The Conservative Party’s promise to provide free breakfasts to all primary school pupils will cost three times as much as the £60m they originally suggested.
In their manifesto for the 2017 General Election, the Tories said they would drop universal infant free school lunches and instead introduce free breakfast for pupils.
In a statement published the night before the manifesto release, the party argued dropping free lunches would save £650m and the new ‘breakfast clubs’ would cost £60m.
However, research by Education Datalab suggests the real cost of providing breakfast to the 3.7 million children enrolled in state primary schools will be closer to £174m per year.
The £60m figure — which the Conservatives are distancing themselves from — is thought to have come from an Education Endowment Foundation’s evaluation of a scheme called Magic Breakfast, which provides free breakfasts in schools serving deprived areas.
According to this evaluation, writes Education Datalab’s Philip Nye, the total annual figure of non-staffing costs will come to £43.4m (£11.86 per pupil per year). Add to this an estimated £20m in staffing costs and you get £63m.
However, the evaluation is based on an average across all pupils enrolled in the schools that took part in the study rather than on actual pupil take up, which was only 23.6%.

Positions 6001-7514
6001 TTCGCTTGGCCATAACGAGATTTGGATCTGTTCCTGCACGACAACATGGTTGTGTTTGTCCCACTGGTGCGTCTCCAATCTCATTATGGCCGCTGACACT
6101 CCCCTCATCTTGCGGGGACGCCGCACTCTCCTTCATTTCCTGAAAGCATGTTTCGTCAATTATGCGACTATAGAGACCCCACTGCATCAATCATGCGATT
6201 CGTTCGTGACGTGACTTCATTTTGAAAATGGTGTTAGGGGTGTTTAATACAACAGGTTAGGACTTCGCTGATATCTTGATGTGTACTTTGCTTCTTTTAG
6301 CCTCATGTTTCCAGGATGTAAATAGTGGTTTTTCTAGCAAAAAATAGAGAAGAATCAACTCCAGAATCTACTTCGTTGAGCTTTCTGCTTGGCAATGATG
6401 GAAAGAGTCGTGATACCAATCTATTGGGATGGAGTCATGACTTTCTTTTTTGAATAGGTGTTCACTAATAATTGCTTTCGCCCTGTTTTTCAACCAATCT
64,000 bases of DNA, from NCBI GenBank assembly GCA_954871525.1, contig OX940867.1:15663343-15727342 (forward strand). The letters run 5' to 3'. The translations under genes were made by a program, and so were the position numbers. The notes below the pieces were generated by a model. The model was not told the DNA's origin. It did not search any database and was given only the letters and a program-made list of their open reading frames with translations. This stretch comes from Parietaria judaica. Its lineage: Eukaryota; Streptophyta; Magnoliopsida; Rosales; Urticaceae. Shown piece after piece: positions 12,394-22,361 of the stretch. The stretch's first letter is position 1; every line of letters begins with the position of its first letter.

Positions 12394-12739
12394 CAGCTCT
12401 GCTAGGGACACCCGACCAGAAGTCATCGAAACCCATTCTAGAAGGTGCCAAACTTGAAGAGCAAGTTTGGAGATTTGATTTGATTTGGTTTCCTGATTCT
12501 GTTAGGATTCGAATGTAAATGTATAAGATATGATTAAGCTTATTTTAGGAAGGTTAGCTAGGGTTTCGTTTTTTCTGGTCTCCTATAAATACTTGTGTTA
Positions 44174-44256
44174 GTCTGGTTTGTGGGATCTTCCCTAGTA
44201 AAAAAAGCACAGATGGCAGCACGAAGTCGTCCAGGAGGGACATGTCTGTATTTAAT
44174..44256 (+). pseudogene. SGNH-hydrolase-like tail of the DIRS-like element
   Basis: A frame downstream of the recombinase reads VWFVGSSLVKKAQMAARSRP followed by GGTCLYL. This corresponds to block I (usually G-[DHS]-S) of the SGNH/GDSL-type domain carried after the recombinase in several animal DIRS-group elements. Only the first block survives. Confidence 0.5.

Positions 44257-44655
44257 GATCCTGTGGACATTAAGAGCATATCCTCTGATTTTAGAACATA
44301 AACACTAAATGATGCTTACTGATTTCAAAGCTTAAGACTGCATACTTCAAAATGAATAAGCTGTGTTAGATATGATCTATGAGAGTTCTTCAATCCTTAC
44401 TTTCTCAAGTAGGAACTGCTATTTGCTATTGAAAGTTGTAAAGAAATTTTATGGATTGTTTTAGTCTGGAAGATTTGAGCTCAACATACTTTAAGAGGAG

Mr Nye argues that while take up of the breakfast offer on a national scale will not be 100%, for many it may be seen as a a substitute for morning childcare. ‘This would suggest,’ he said, ‘that take-up might actually be highest in areas where parents already currently pay for morning childcare.’
The Magic Breakfast staffing costs also ‘seem low’, Mr Nye said. If they were scaled up to a national level, they would translate to each school spending just £6.26 per day on staffing.
Mr Nye estimates a more accurate figure might be £174m. This is based on the assumptions that the cost per pupil of food is 25p; a staff-pupil ratio of 15:1 is used; the breakfasts are delivered by teaching assistants or support staff, who have to be employed for an extra hour each day; and take-up is 20%.
A Conservative spokesman said: 'We will ensure that all primary schools can offer a free school breakfast to every child in every year of primary school as we set out in our manifesto – independent evidence shows this is a cost-effective way to improve education and health results for pupils.
'More broadly, we will increase the schools budget so that by 2021/22 we will be spending £4bn more on schools than now. This represents a real terms increase for every year of the Parliament, underpinned by a strong economy.'